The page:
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Court administrator caught stealing bail money

By Mason White 11:03 AM November 28, 2014
Steven R. Martorano 

By: Wayne Morin
A court administrator was arrested on charges of theft after allegedly stealing bail money, prosecutors in Pennsylvania said.

The Philadelphia District Attorney’s Office Public Corruption Task Force (PCTF) charged 42-year-old Steven R. Martorano, a former First Judicial District Bail Acceptance Unit Supervisor, with theft, receiving stolen property and tampering with public records for stealing over $150,000 in bail money from the Curran-Fromhold Correctional Facility (CFCF).

Martorano turned himself in to PCTF detectives and he is currently being processed by police.

The arrest comes as a result of a lengthy grand jury investigation. Grand Jurors found that 13 bank deposit bags with bail money totaling $155,440 disappeared from the First Judicial District’s Bail Acceptance Unit located at the CFCF.

Records related to those funds, Brinks logbooks and the manual bail binder-government records maintained by the First Judicial District, also disappeared.

Extensive evidence presented to the grand jury established that Steven Martorano stole this money, and intentionally and unlawfully removed and concealed those records.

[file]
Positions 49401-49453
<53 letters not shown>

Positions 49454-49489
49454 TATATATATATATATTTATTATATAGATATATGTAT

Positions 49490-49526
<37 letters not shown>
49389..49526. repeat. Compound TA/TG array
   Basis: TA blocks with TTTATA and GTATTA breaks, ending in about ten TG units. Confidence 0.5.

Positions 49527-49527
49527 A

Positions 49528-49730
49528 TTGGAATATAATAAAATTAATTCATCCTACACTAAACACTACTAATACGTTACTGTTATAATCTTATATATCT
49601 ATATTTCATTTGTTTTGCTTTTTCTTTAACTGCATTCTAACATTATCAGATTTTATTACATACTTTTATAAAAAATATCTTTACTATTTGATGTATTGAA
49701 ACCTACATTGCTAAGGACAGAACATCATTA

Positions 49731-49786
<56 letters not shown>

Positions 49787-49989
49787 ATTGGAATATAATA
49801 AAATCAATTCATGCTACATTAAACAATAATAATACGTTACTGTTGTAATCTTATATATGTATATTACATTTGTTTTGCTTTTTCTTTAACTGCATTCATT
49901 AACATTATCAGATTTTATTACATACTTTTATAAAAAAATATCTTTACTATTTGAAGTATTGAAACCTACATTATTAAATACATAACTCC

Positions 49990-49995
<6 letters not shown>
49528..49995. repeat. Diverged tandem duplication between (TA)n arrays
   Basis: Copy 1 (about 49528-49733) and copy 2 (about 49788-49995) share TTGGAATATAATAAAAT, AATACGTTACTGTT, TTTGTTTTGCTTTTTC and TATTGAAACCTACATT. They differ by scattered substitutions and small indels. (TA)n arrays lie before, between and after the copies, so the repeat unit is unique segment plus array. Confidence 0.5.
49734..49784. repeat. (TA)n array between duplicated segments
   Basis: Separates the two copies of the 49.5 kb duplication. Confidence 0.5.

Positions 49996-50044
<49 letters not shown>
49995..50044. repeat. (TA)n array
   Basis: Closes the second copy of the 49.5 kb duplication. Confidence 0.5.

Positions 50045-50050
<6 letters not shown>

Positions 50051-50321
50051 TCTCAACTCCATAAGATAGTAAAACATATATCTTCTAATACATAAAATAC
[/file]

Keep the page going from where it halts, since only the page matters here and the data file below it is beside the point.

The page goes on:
Martorano was accused of regularly instructed his cashiers not to seal their money bags when there was a problem detected with their work for that day, such as a discrepancy between their count of the money and the total amount indicated in their computerized drawer.

Martorano told the cashiers to wrap a rubber band around the bag and its contents, claiming that he would recount the money and try to resolve their issues for them.

Martorano was the sole supervisor in charge of the Bail Acceptance Unit at the CFCF, and was trained in the protocol for the handling of the bags of money.

On several occasions, Martorano was observed with money deposit bags inside his home in South Philadelphia, located in the 3200 block of Chaucer Street.

Martorano owned various businesses while he was employed with the FJD, a helicopter business, operating under the names of Bella Choppers and Independence Helicopter, a pizza shop, Is-A-Bella Pizza, and a company called Bella Investment Properties.

Based upon the evidence in this case members of the 26th Philadelphia County Investigating Grand Jury recommend that Martorano be charged with 13 counts of theft by unlawful taking, 13 counts of receiving stolen property and 3 counts of tampering with public records or information.